The first stoners in history

History celebrates every great warrior culture, except one, the Scythians, who were known as “Saka” to the Persians, and as “Shakas” to the Indians. This culture may have originated on the north banks of the Black Sea and migrated east and west after inventing the wheel and domesticating the horse. They may also have been involved with smelting metals and domesticating other animals and birds. I suspect their exclusion from history may be a result of their documented affection for cannabis, as they are the first stoners in recorded history. According to Herodotus, they employed tipis as smoke-inhalation tents.

The Scythians built the Silk Trail and after a large number settled in what is now known as Pakistan, they invented Sanskrit, and seem to have stopped inhaling cannabis smoke, as they had learned to mix cannabis with hot milk and spices to achieve a much more medicinal effect. The Zoroastrians built great fire temples to produce this elixir, which became extremely popular and still is today although now known as bhang.

At this point in history the most popular temples were often the ones that provided sacred prostitutes. In Persia, a woman was required by law to have sex with a stranger at least once in her life, and had to accept whatever donation in coin he offered. This kept a steady stream of virginal prostitutes arriving at the temple. However, the culture emanating in the east was ascetic in nature, and sought to harness and control the senses. The Soma/Hamoa served in these temples quickly became known as the world’s greatest medicine, and pilgrims began appearing from all corners of the earth to sample it.

The Scythians were also involved in the slave trade, always the most lucrative profession, and also would have been trading cannabis, opium and spices, and, much later in time, silk from China. Once writing and hemp paper appeared, sacred scrolls became quite lucrative. Only the rich could afford documents, and early documents would have assumed magical powers, especially if they contained wisdom from ancient sages. Temples would have purchased any scrolls they felt contained important knowledge.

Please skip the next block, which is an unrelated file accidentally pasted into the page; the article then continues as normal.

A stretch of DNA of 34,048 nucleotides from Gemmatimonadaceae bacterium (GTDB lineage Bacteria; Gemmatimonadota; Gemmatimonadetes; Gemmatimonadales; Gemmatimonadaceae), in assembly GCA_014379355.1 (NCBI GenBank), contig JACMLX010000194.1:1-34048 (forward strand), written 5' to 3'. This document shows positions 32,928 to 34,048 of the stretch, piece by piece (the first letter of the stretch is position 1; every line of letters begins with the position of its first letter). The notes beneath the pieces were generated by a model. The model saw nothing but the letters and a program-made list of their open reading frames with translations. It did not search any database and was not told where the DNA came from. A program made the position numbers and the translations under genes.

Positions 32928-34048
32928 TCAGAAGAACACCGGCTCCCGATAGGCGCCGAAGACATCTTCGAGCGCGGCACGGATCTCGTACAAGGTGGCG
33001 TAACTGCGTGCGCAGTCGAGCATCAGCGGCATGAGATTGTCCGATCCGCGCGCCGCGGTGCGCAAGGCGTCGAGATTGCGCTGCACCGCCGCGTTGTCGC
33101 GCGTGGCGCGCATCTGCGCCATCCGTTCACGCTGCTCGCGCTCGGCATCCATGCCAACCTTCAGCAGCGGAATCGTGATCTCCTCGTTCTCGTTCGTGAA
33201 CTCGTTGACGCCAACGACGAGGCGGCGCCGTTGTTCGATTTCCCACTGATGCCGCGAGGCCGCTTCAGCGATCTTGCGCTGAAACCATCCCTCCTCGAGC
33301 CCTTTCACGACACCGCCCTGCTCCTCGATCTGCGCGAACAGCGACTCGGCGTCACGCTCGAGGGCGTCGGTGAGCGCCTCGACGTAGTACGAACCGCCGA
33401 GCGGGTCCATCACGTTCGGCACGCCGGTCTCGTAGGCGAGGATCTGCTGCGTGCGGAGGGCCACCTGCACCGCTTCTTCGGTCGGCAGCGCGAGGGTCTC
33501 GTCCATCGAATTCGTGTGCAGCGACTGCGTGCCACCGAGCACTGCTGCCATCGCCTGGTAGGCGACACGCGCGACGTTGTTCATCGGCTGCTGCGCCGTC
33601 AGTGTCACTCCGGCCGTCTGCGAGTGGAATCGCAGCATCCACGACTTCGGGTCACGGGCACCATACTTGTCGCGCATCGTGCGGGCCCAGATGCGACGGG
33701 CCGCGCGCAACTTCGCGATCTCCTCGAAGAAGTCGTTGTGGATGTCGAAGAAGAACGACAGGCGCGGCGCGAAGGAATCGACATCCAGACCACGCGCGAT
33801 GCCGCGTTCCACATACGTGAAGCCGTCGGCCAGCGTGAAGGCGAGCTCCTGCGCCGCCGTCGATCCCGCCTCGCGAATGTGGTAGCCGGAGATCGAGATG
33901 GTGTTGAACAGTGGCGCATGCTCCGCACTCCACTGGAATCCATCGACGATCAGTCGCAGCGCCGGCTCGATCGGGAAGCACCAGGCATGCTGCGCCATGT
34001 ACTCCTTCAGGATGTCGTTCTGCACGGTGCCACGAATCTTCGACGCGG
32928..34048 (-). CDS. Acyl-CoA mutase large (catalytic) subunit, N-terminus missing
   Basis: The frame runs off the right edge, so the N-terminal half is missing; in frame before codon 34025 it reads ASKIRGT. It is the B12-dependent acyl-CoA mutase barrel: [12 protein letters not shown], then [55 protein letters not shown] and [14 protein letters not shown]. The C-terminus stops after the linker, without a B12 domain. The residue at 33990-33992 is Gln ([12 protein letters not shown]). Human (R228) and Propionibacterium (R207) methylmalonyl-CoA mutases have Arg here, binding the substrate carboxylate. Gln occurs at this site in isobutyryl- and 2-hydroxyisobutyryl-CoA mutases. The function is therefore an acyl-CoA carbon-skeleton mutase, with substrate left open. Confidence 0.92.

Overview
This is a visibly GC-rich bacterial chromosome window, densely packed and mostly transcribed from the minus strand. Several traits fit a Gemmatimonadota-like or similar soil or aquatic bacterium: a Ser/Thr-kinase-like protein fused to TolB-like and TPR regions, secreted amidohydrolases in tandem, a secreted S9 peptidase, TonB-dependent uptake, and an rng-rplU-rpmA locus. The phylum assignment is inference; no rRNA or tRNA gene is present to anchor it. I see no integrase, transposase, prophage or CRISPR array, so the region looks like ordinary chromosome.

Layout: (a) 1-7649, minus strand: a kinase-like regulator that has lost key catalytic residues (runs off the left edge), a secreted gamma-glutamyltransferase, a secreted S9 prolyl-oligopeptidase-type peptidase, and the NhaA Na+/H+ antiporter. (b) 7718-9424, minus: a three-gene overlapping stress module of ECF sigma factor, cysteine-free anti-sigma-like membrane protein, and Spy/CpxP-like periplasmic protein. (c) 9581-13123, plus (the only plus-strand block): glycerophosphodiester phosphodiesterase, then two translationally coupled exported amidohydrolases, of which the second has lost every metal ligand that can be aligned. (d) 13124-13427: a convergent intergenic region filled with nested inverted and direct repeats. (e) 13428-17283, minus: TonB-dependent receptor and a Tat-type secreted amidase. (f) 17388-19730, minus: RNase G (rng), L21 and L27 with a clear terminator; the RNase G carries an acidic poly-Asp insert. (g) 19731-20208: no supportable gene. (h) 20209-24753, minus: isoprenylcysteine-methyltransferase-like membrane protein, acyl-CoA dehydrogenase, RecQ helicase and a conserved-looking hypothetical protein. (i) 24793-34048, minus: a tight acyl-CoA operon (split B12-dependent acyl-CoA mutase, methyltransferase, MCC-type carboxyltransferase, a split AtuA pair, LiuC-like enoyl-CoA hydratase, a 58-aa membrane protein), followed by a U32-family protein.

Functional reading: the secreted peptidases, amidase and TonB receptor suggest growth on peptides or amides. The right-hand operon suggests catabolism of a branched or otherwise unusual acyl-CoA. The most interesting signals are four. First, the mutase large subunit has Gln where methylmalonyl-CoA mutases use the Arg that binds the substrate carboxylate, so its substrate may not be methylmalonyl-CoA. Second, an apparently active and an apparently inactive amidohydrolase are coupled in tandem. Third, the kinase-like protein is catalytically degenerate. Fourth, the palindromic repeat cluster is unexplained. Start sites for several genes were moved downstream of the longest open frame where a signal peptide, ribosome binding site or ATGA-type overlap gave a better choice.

The Phoenicians perfected the alphabet that had been pioneered in Sumeria by mixing it with Egyptian hieroglyphics. This alphabet spread around the world, first to Greece, and they only made slight adjustments. But some of the earliest writing took place around Pakistan, where the Scythian horse culture from the Russian plains was merging with an agrarian culture, producing an epic wave of spiritual enlightenment. Pretty soon documents from this area were filtering into Persia and Greece, and having a revolutionary impact on cosmology, law, philosophy and religion.

First, the Zoroastrians upended the pagan pantheons with the emergence of “one god,” but their paradigm got upended by Buddha’s “no gods” enlightenment. Buddha, like Moses and Jesus, sought to remove all icons from the altar, so naturally they turned him into the icon. After Alexander conquered the world, there was an enormous cultural mixing, creating Greco-Buddhism. Zoroastrian ideas morphed in the west into the worship of Mithra, the Persian sun god. Many Eastern concepts began appearing in Europe with a slightly different twist. The Cynics in Greece are comparable with the Zen Buddhists of Tibet. Documents like the Laws of Manu were used to construct the laws of Greece and Rome, and the question-and-answer format copied by Plato to construct his dialogues.

Jesus appears at the peak of this cultural revolution, and his myth integrated elements from previous spiritual traditions, although obviously, most of the myth was constructed on top of Zoroastrian sun worship, it also include elements of Buddhism. The reason Judaism and Christianity absorbed Zoroastrian concepts is simply because it was the first Zoroastrian king of Persia (Cyrus the Great) who freed the Jews from Babylon and allowed them to return to Judea. In gratitude the mythical Moses was based on a composite of Cyrus and Zoroaster. In the 1860s, Louis Jacolliot learned Sanskrit and quickly concluded Jesus Christ was derived from Zeus Krishna.

My theory is the real Jesus appeared around 240 AD and successfully merged all the great religions of his time to end war. He became a living Buddha in India, a Zoroastrian Magi in Persia, and was called an “apostle of Jesus” in the west. His father had been an early Christian/Jew, while his mother’s family were Zoroastrians.

His name was Mani, and while still a young man, he was lured into a trap, tortured, skinned alive and decapitated. The gate where his head was put on display still carries his name to this day, yet few know the real story. When the general Constantine captured and remade Christianity to build his empire, elements from Mani’s bio were placed into the story of the mythical Jesus. I suspect Mani deployed cannabis to heal the blind and lame, which is why both Mani and cannabis disappeared around the same time.

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